January 16, 2012

art and the future...

I spent most of the weekend pondering the future of art and animation... One easy way to sum up my thoughts is: cheap, fast, easy, new.
Recently I've been obsessed with film cameras and photography. I'm pretty new to it but I'm letting photographic influences leak into my film. Recently I bought a refurbished Polaroid. When I couldn't understand how to use it and nor could a chap at the photo store/developing place I visited, I picked up a Holga. I've wanted a Holga for a long time but didn't pick one up since I knew I'd be going to Australia. It's expensive to bring stuff around the world and back. Also, while there I didn't make any money so picking up a camera and buying/developing film was out of the question. I later realised that my Polaroid is working just fine, the problem was me; I wasn't holding the button down long enough to let the flash charge before taking a photo. So since that time... I got another Polaroid in case something happens to the first one and recently I ordered a Lomokino. (!!!) I am just going to stop looking at things that are for sale for awhile. Oh yeah and I also bought two very old camera bags on ebay.
I love old things. I've learned recently that I don't enjoy old things for pure nostalgia though. Which is a relief. I like thinking about the future and new. I like pushing for the future of art. Thinking of the future of art... Often "cheap" disgusts me. But it depends. Sometimes cheap is fabulous. But I tend to be attracted to quality and "magic". To me, a Polaroid camera is wonder and magical. It was a big deal in it's time and was/is a pleasure to use.

Film cameras are seeing a big resurgence, especially via the format of toy cameras/lomography. It's interesting that as digital cameras get ridiculously advanced (Lytro), people are reaching for something "primative" and unpredictable. I think "cheap, fast, easy, new" applies to many aspects of art these days as well as other industries. I think it's what people often want or have to be. I personally love the fact that my Holga was cheap. I do still have to pay for film and developing however so "cheap" may be somewhat of an illusion. It's more like small payments over time instead of one investment up front. And that method of making money is certainly popular these days.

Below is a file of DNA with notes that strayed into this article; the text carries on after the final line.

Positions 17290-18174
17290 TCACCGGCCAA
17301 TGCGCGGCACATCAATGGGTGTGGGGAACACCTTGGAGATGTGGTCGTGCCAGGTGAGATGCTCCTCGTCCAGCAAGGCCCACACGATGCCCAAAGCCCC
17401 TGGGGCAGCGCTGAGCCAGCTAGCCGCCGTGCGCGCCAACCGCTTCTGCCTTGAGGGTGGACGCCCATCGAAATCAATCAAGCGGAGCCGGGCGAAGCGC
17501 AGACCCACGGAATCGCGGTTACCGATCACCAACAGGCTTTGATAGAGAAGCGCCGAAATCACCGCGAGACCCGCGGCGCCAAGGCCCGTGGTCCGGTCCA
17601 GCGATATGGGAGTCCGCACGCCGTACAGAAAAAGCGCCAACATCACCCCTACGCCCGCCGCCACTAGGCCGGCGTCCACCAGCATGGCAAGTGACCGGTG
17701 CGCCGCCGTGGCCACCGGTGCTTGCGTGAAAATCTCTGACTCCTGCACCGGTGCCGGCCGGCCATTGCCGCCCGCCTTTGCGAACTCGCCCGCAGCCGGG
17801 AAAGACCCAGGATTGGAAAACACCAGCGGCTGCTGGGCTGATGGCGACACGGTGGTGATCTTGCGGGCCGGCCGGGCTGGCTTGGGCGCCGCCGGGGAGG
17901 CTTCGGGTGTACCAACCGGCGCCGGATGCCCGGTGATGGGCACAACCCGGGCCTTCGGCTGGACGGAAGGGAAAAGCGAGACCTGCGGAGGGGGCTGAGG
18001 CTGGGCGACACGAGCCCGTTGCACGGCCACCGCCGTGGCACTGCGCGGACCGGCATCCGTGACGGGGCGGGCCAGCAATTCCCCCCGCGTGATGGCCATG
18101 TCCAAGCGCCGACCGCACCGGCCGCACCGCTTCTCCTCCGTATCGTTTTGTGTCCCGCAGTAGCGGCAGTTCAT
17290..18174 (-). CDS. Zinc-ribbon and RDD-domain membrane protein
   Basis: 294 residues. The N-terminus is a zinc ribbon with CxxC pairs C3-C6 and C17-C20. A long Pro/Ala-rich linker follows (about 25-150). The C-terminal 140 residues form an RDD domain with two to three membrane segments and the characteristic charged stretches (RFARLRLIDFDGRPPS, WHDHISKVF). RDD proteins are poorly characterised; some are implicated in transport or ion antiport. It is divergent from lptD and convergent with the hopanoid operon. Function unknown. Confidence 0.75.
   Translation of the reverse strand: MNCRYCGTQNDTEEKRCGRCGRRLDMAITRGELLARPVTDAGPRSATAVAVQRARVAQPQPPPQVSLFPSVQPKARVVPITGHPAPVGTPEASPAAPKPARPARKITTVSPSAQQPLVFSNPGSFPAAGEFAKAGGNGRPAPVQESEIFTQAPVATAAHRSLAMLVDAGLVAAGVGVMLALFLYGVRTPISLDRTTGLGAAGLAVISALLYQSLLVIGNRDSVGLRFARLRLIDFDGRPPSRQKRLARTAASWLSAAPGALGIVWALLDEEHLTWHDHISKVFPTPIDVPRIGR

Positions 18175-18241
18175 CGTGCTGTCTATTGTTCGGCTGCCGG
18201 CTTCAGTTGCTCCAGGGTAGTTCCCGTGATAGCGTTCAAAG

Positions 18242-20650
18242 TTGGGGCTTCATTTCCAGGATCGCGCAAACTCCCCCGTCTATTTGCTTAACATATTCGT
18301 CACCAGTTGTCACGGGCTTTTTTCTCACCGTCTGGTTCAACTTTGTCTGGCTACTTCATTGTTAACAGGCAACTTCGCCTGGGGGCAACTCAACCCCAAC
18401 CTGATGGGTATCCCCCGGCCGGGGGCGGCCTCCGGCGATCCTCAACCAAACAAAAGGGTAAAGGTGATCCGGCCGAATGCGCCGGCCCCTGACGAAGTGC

I expect to receive my Lomokino on Tuesday and I am super mega excited.

The Impossible Project - new polaroid film and products
Photoworks in San Francisco - cameras, film and developing

January 1, 2012

Happy New Year!

view of the bay bridge at night
I lived in a hotel in Chinatown for a week when I arrived in San Francisco 
my new polaroid

In 7 days this blog will have been around for 3 years! I think I came up with the idea in very early 2008 so that is 4 years Pickled has been in my head.

I've been too busy to work on Pickled for months now. I moved out of Australia in September 2011 and then stayed in Toronto for a couple weeks with a weekend in Montreal with my parents. Then I moved to Vancouver, BC in October with Steve and started a new job there animating at Big Bad Boo. And then in November 2011 I moved to San Francisco, CA to start animating at Kabam. So what with living in 3 countries and 2 provinces in 2 months and starting two jobs, all the logistics of that have kept me very busy. I can't wait to get back to Pickled! People ask me if I'm done... I am far from finishing.

I think that people think I'm insane for animating it hand drawn as well. I don't think animators are "insane" like people claim. I've heard it said over and over. It seems like a way to say that what you're doing is great or to give yourself a pat on the back somehow... I think different people have patience for different things. I don't have the patience to use a lot of dishes and make elaborate meals like a chef. Animating can be emotional and a challenge but it's also a relatively safe job. I think art is as dangerous as you want it to be, but it can be very safe.

Recently I got a couple new cameras which I think are excellent vents for creativity. I got a refurbished Polaroid 600 Land Camera (from the 80's) and a Holga 120 CFN. So the Polaroid is "new" to me, but certainly not a new camera. The other day I was at the Fisherman's Wharf I heard someone beside me say "OH MY GOD A POLAROID." while was taking a photo and I coudn't even look at them while I was looking through the eyepiece. Both cameras have extreme limitations and I like that. Nothing against new digital cameras, I still love them, but these 2 film cameras are a lot of fun and are just a different medium. I hope to get some of my photos online sometime, however without a scanner at home it is going to take some time to get there. I'll get some film developed and see what the scanner at work is like!

*I can't figure out why blogger wants to date this post as Jan 2, it's Jan 1! I saved my timezone as the correct one in my google account as well. grr

Take a Deep Breath...

Here is a small taste of a big scene I've been working on! It's been so addictive to work on this. I hate doing a bunch of work and ...